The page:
Travelex falls victim to “Sodinokibi” Ransomware
The list of ransomware victims continues to grow. On New Year’s Eve 2020, Travelex, an international foreign exchange company, disclosed that it was struck by the “Sodinokibi” ransomware strain. Also known as REvil, Sodinokibi ransomware prevents users from accessing their computer data by encrypting it behind a ransomwall. The ransom demand for Travelex was $6M USD. They also stated that failure to pay the payment within 2 days will result in double the ransom demand.
In an effort to mitigate the spread of the ransomware, Travelex immediately disconnect infected computers from its company network.
The cyberattackers revealed to BBC that it had actually infiltrated Travelex’s network 6 months prior, and had been able to steal over 5 GB of customer data. According to the group, they have got access to customer information including birthdays and credit card information. This has been a common strategy of newer ransomware strains. Releasing the stolen data is used as a second point of leverage to extort money out of victims.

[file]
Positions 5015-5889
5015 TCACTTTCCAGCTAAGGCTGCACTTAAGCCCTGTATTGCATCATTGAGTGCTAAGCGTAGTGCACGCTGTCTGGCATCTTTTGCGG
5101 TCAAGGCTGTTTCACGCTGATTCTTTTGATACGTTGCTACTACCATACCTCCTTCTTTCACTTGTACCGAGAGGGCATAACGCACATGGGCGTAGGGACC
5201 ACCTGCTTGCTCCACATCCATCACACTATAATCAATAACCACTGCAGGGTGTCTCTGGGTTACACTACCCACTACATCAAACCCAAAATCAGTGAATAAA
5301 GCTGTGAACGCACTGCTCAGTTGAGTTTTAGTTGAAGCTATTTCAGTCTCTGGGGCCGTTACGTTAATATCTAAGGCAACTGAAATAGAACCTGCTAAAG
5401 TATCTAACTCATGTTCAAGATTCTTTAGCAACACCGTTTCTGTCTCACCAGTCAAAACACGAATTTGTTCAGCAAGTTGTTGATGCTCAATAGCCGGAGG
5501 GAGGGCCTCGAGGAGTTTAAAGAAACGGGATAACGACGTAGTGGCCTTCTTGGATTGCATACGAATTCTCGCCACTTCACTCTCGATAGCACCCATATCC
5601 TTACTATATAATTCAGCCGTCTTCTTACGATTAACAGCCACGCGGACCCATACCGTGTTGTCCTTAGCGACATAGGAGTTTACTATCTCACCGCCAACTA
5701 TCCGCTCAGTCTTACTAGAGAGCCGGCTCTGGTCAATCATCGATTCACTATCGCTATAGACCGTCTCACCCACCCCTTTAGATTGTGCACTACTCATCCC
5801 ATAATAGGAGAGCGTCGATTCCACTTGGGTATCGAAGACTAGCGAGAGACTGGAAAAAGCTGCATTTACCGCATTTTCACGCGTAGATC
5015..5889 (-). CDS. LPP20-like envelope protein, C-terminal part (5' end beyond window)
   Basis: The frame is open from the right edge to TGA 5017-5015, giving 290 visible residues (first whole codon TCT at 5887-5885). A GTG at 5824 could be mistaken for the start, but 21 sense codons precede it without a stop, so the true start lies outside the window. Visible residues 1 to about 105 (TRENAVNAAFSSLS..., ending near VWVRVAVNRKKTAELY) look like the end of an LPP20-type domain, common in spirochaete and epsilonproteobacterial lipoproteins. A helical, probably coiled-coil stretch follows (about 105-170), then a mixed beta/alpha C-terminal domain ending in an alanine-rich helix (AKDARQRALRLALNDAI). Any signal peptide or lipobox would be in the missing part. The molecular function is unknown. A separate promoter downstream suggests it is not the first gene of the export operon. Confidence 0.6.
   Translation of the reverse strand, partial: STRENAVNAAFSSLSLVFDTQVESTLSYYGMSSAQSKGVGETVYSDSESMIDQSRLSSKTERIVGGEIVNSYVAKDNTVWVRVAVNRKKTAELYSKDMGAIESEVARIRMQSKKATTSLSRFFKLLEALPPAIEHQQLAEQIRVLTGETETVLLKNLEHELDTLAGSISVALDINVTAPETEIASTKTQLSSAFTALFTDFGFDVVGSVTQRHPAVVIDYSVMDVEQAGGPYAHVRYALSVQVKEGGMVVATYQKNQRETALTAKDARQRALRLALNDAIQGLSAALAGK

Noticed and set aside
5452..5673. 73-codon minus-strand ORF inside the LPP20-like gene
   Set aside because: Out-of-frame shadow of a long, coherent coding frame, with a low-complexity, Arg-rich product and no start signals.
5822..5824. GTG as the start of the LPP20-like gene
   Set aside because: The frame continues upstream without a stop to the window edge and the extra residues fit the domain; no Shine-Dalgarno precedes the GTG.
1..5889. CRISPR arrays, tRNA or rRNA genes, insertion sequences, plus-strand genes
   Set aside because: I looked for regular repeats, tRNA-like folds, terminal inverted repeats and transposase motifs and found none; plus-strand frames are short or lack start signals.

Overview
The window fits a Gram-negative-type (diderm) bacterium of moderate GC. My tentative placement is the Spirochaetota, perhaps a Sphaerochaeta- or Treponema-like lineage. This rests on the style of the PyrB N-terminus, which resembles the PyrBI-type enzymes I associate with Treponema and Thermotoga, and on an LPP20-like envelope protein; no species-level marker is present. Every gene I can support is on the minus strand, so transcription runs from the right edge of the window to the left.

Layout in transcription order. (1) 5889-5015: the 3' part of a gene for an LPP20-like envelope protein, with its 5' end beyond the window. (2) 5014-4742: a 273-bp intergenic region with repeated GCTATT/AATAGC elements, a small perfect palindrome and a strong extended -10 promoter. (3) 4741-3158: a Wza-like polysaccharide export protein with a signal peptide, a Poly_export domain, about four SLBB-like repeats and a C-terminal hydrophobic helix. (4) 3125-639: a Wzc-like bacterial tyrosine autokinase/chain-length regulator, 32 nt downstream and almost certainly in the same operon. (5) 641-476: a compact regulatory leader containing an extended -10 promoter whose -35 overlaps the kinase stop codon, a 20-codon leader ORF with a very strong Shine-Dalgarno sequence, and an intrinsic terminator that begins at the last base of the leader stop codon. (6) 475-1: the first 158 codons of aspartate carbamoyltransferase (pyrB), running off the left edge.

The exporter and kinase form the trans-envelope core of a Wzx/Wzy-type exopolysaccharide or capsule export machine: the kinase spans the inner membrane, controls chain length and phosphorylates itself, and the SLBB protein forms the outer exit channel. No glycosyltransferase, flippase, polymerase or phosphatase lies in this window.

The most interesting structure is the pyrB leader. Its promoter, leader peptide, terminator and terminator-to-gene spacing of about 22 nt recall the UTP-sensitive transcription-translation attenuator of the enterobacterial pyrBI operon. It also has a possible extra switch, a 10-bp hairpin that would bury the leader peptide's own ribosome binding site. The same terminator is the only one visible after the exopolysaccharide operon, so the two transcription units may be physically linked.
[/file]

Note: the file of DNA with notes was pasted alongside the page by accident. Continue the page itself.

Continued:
Cyberthreat intelligence company Bad Packets stated that it had notified Travelex of 7 security vulnerabilities present in their systems in September 2019. The vulnerability was caused by a security flaw in the Pulse Secure Virtual Private Network. According to Bad Packets, the vulnerability was actually patched April of that year, but that Travelex had failed to update its systems to the newest software version, leaving them vulnerable to attack.
The vulnerabilities present in the Pulse Secure VPN were widely known in the second half of 2019. In August of that year, the Canadian Center for Cyber Security urged for Canadian businesses to update their software to the latest versions to protect against attack. In October, the US National Security Agency, and the UK National Cyber Security Center issued similar warnings.
What does the vulnerability allow cyberattackers to do to unprotected systems?
Cybersecurity researcher Kevin Beaumont stated that the VPN vulnerability, also called CVE-2019-11510, allowed for attackers to remotely gain control of unprotected systems even without the use of the user credentials of the computer.
As illustrated by the Travelex, keeping computers up-to-date with current software updates to protect against cyberattack.